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Joining of wireless network is considered

The Town Board is considering whether to join the Statewide Wireless Network to give the police force the ability to communicate with the rest of the state's police and fire agencies during emergencies.

Police Chief H. James Suitor, although he did not mention the potential cost, said the town could receive funding through the state Office of Wireless Technology.

The Statewide Wireless Network is the way to go, Suitor said, because it can interact with any system.

For instance, if the City Council in Niagara Falls does not agree to join the network, Suitor and his officers could still use the Statewide Wireless Network to call Niagara Falls police officers on their portable radios.

Suitor said that with the new technology, his officers could speak with any other police or fire agency in the state.

The Statewide Wireless Network is a new radio system that, when completed in 2010, would enable all state agencies to communicate with one another by voice and data without having to worry about whether their radios are compatible. A demand for such "interoperability" among agencies resulted from analysis of the response to the Sept. 11, 2001, terrorist attacks.

Lockport Police Chief Neil B. Merritt said last November, "We are the first state in the nation to [offer statewide wireless], and the state is spending $2 billion. Erie and Chautauqua counties will be putting up towers, but Niagara County has not signed on."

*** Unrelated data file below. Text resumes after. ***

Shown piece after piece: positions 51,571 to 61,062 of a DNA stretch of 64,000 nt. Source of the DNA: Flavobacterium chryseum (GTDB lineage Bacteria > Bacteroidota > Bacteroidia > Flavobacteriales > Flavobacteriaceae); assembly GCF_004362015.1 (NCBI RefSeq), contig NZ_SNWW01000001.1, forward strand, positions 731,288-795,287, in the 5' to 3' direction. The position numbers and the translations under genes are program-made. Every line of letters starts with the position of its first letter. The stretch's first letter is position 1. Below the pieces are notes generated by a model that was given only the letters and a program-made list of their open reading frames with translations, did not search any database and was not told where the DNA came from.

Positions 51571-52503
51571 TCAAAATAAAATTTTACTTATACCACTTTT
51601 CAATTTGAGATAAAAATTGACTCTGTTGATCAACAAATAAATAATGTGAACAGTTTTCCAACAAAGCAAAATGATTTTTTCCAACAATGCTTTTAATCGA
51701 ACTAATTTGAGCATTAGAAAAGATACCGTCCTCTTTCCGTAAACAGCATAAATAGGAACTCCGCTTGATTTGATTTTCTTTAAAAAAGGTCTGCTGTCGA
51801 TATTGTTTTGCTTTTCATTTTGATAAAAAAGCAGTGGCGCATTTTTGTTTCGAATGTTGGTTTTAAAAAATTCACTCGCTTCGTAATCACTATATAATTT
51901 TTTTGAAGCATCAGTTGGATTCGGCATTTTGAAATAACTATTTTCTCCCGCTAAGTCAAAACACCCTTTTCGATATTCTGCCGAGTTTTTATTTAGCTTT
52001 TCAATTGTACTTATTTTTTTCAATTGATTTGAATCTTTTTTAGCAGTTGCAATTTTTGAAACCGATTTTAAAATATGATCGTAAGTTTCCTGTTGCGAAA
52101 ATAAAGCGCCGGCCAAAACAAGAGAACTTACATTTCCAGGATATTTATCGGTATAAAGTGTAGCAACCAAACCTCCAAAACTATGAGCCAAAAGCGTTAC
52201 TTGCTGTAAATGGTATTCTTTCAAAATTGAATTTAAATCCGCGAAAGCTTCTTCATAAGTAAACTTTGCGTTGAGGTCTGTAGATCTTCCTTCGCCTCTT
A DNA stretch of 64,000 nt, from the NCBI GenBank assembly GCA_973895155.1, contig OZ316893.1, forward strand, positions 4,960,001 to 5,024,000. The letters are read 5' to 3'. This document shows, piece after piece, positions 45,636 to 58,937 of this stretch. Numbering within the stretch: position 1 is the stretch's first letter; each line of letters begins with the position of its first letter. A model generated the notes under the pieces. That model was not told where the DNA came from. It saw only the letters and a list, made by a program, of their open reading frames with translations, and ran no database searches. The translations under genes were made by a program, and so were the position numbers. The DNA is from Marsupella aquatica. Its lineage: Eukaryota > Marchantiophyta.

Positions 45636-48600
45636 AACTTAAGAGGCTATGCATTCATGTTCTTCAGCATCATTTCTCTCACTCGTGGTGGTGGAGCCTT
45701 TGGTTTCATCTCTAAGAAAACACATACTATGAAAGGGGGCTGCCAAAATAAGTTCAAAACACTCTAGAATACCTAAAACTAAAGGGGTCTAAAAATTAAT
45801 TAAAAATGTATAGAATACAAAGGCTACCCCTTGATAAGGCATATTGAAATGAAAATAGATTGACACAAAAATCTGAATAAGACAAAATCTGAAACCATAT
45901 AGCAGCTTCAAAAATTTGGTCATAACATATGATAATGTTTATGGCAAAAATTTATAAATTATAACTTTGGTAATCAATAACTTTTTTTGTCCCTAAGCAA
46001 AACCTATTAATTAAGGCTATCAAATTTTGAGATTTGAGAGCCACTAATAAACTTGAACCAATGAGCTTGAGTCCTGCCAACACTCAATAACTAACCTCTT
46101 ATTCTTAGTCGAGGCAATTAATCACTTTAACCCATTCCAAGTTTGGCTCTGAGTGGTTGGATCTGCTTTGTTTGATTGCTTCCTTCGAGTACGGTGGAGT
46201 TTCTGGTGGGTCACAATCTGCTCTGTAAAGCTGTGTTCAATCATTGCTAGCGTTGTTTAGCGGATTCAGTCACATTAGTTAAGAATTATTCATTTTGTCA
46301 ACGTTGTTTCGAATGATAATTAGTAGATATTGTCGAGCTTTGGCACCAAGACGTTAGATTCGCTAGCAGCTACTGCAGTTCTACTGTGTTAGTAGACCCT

Police chiefs from cities and towns across the county have asked County Manager Gregory D. Lewis and Sheriff Thomas A. Beilein to invest in a statewide wireless system of communications. Both of them said they are not comfortable jumping into an untested wireless system.

Erie and Chautauqua counties are the first test counties for the new system, Beilein said. "Let's learn from them."

The $40 million system, encompassing both Erie and Chautauqua counties, signaled the beginning of a statewide upgrade that will cost $2 billion. The counties signed the agreement in late 2005.

Town Police Commissioner Wallace Blake Jr. said Thursday he was in favor of going with the new system. "Things change so quickly," he said. "That's one of the benefits of going with the [Statewide Wireless Network]."

Town Supervisor Steven C. Richards said, "I thought it was a good idea."

New Councilman Robert A. Clark volunteered to work with Suitor to bring more information about the system to the Town Board.

The work session was limited to department heads.

In another matter, Town Engineer Robert P. Lannon Jr. showed the Town Board pictures of how town crews cleaned debris from Cayuga Creek to alleviate some of the flooding problems Nov. 16.

Richards said that after Suitor arranged for a helicopter to come in recently from the State Police barracks in Batavia, with Suitor taking photos of the flooding along the creek banks here, the U.S. Army Corps of Engineers told Lannon that it was fine to have town representatives clear the creek.

In 1996, the creek overflowed, and residents from an adjoining mobile home community were displaced.

Lannon said he found a small stone walkway built across the creek, which crews removed and thus lowered the water in the creek by 2 or 3 feet.

Richards said the next step in alleviating further problems will be to hire outside crews to clean the creek and to figure out what areas workers can access without disturbing residents' backyards.


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